The protests in Hong Kong are entering their third week. As a result, the risk of more direct confrontation and resulting uncertainty is increasing. Commentators warn of possible physical intervention, evoking China's violent crackdown on the 1989 student protests on Tiananmen Square. However, the situation is not a zero-sum game but one of interdependence. Hong Kong and Beijing can only solve the current gridlock together. But Beijing's wider ambitions for a 'great revival of the Chinese nation' may stand in the way.
For many democrats, the protests in Hong Kong mark a turning point. If the people of Hong Kong were to accept the restricted version of universal suffrage, they would effectively give in to Beijing dictating the terms of future constitutional change. The protestors have made clear that this is not an option. They are willing to undermine Hong Kong's stability and reputation to 'save' the city, even though the costs of political stalemate are high. Time favors the protesters, not Beijing. The longer the demonstrations go on, the more citizens learn about the protests and the more foreign governments are likely to signal their support. Pressure on Beijing is therefore mounting to resolve the situation, both domestically and internationally.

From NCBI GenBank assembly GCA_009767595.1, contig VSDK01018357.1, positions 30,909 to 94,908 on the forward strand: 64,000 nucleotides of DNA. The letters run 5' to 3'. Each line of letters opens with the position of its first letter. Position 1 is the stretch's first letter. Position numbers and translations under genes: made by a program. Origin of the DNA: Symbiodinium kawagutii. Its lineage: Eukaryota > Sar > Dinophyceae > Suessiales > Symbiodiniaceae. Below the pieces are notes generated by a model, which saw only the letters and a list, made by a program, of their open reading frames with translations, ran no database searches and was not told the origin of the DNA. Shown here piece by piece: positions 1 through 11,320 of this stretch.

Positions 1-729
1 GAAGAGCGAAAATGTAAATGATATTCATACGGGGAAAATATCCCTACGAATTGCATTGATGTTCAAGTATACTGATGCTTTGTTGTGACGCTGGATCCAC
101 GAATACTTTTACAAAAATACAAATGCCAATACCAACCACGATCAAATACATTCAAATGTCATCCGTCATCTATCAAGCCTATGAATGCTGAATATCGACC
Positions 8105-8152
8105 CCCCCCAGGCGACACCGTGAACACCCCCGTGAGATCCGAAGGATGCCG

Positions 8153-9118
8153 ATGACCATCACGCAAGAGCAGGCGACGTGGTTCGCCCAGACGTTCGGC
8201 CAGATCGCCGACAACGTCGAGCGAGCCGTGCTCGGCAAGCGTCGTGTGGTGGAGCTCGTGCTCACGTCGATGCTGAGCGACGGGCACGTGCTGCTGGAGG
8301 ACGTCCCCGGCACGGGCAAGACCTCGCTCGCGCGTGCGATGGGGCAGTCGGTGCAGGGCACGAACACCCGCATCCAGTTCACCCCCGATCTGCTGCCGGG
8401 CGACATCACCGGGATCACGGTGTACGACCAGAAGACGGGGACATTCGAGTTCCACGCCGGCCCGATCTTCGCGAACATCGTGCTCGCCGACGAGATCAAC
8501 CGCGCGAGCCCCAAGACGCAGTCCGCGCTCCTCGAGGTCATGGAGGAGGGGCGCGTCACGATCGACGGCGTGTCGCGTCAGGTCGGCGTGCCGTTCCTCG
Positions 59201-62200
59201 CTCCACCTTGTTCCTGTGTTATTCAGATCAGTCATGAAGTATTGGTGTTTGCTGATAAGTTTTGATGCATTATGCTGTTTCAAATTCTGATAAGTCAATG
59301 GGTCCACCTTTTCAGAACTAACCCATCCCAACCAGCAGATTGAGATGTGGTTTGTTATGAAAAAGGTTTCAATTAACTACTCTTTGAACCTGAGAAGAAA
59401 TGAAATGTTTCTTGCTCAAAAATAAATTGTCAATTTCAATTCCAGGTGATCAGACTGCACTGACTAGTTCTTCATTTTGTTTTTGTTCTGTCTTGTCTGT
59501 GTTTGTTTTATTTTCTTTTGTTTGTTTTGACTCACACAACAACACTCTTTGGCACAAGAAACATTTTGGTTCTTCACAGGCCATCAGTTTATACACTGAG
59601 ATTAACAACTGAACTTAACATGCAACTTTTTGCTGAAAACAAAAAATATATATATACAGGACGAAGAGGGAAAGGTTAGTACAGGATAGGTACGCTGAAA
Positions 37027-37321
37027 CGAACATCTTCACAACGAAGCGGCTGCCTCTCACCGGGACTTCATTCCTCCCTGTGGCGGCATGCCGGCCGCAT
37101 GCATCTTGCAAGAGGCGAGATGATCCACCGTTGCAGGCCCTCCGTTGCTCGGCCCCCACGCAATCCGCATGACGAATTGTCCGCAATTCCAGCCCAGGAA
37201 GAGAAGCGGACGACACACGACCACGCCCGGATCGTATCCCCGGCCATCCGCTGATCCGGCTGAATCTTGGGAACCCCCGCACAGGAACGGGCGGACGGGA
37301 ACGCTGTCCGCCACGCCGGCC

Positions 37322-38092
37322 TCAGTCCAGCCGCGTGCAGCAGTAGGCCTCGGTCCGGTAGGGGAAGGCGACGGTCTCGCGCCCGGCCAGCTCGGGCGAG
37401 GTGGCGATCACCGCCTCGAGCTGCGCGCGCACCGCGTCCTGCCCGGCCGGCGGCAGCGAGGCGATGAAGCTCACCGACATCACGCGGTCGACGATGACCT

Troubled by the unwanted limelight, Beijing has adopted a 'wait them out' response. But this has done little so far to discourage the demonstrators. If anything, their numbers have increased over the weeks. But Beijing cannot simply stand by and do nothing about a considerable number of people, especially the young, who are willing to disobey authority, take to the streets and claim greater political rights. This is where the true clout of civil disobedience lies: It is the power of perception that may escalate pressure to the tipping point. If China were to use force, it would not only damage its international reputation. It would also undermine the domestic credibility of its 'one country, two systems' strategy. By closing off the path for greater popular say in the political process, Beijing risks alienating considerable parts of Hong Kong's population.
The fertile soil that Beijing's response provides for long-term political tensions are one side of the story. Economic risks are another. Hong Kong has long been a global hub for cross-border trade and investment flows. It also serves as the main bridge connecting China to the world. To be fair, this significance has waned, as the Chinese government has started to open its borders and promote Shanghai as its financial centre of choice. However, the city still has a long way to go before it will be on par with its offshore counterpart. The role of Hong Kong as a global financial center and testing ground for financial reform therefore remains crucial for Beijing.